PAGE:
Heraklion or Iraklion the birthplace of El Greco and Nikos Kazantzakis can at first seem a nightmare, particularly if you arrive expecting to see a picturesque little island town.
You find yourself instead in the fifth largest city in Greece, it's ugly and modern, a maelstrom of traffic, concrete and dust. But behind this facade and - as with Athens - you can discover a vibrant working small metropolis with a great number of attractive features which do much to temper initial impressions.
Stay long enough and you can even begin to like the place; the sea, as well as the area's antiquites, excellent food and friendly, welcoming people make this place a delightful place to visit.
Heraklion is Crete's biggest city (among Chania, Rethimno, Agios Nikolaos, Sitia, Ierapetra), whose emblem is the Venetian fortress of Koules and it harmoniously combines a multilingual past as Byzantine churches standing next to the Venetian mansions and Turkish fountains and a thriving present with many restaurants, coffee shops and bars that cater to every taste.
Heraklion or Iraklion has undergone a significant makeover in recent years - this is a result of being chosen as an Olympic city ...partly bu mostly because of the city's increasing prosperity. Infrastructure works have included redevelopment of the waterfront ( have a nice walk there ), improved roads and a city bypass to ease traffic congestion and maybe the most important much of the historic centre has been turned into pleasant pedestrian strips. Let's see how you could spent one or two days in Heraklion.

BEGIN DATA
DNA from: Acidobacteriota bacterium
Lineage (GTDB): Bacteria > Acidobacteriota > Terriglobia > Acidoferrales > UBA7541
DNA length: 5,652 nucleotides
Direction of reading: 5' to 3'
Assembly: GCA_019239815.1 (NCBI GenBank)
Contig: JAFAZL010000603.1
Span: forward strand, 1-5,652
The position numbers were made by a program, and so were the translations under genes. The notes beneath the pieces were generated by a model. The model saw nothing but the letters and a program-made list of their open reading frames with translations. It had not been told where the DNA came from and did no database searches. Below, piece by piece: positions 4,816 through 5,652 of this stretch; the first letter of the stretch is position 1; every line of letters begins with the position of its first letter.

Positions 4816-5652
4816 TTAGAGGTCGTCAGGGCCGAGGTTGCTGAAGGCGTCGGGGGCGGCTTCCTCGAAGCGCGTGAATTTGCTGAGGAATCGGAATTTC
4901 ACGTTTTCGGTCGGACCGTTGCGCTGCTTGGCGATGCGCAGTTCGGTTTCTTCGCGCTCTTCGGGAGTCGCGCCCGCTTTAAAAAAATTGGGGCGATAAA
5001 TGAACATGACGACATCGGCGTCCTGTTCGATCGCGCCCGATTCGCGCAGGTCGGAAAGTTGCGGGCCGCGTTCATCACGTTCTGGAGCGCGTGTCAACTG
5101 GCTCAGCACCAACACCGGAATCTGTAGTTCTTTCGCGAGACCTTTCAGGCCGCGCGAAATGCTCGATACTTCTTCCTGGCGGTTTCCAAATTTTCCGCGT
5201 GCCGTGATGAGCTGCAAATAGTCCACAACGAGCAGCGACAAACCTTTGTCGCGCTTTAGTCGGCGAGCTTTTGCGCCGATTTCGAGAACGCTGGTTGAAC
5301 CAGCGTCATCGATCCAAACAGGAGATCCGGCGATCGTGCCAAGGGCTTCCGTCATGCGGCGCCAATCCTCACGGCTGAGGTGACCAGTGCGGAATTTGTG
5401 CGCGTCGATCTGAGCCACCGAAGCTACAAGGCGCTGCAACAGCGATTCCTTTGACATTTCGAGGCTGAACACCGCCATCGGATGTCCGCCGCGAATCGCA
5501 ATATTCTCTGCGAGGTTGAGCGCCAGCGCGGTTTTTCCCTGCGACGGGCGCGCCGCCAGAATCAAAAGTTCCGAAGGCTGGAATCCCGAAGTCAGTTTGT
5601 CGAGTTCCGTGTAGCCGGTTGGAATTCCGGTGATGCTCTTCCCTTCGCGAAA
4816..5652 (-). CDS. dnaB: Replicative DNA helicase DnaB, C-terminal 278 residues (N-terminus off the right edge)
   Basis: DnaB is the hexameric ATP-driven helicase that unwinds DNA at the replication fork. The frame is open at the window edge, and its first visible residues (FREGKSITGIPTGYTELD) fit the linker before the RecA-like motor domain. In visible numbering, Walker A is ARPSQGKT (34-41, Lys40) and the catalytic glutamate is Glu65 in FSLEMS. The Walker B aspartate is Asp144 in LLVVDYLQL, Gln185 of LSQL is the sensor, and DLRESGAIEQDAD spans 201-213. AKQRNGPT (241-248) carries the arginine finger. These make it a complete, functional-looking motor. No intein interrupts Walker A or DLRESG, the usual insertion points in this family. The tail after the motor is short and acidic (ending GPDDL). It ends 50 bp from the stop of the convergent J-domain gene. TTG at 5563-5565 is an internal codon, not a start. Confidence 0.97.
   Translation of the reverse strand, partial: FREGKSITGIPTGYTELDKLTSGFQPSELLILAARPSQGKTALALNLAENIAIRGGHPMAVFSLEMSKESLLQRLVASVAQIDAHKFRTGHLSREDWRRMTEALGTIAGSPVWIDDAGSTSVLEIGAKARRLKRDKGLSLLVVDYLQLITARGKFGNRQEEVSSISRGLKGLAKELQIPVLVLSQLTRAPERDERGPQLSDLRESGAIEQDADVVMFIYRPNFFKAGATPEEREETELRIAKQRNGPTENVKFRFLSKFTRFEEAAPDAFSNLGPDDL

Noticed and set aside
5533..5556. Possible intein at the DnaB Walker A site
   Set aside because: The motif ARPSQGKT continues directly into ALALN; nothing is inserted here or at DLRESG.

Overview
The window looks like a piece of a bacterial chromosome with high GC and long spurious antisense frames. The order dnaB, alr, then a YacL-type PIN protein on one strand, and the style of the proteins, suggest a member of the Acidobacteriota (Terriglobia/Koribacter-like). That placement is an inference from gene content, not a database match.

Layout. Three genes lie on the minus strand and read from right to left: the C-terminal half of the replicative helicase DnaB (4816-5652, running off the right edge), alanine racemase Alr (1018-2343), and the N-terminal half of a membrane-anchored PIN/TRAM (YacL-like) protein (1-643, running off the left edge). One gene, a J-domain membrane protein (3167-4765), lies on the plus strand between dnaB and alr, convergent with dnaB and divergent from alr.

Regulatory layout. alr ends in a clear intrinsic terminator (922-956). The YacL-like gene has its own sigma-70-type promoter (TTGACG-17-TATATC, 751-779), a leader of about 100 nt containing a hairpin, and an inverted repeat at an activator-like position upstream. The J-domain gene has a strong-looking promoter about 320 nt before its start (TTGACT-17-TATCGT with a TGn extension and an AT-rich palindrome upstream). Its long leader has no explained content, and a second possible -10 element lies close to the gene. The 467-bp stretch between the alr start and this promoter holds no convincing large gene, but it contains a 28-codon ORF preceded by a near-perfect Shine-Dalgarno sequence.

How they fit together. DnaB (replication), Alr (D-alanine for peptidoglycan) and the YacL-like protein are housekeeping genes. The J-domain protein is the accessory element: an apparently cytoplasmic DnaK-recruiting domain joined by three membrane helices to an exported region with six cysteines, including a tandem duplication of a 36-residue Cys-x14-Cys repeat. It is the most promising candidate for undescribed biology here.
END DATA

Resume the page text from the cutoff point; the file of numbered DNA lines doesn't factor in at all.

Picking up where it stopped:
You have a day or two to spend in Heraklion, the main city and key business centre of Crete. The city is also a major cruise destination. Beyond the crazed progress of moped riders, noisy scooters and a battered, out-of-control look to the city, there is much to do and plenty of things worth seeing.
Apart from shopping and the designer clothes on Daedalou Street ("Daydaloo"), there are many small shops off all the main streets which sell those local products which normally are used when you live in Crete. Just have a look along 1866 Street and more so its side streets - you may find a curio distinctly different from more typical "gifts" offered to visitors in gift shops.
The famous tourist attraction, the Saturday market that was by the port, an almost kilometre long display of fruit and vegetables and sundry items - has now sadly moved to an obscure suburb.This is a brief guide to some of the well known and some less well known enjoyments and rewards of Heraklion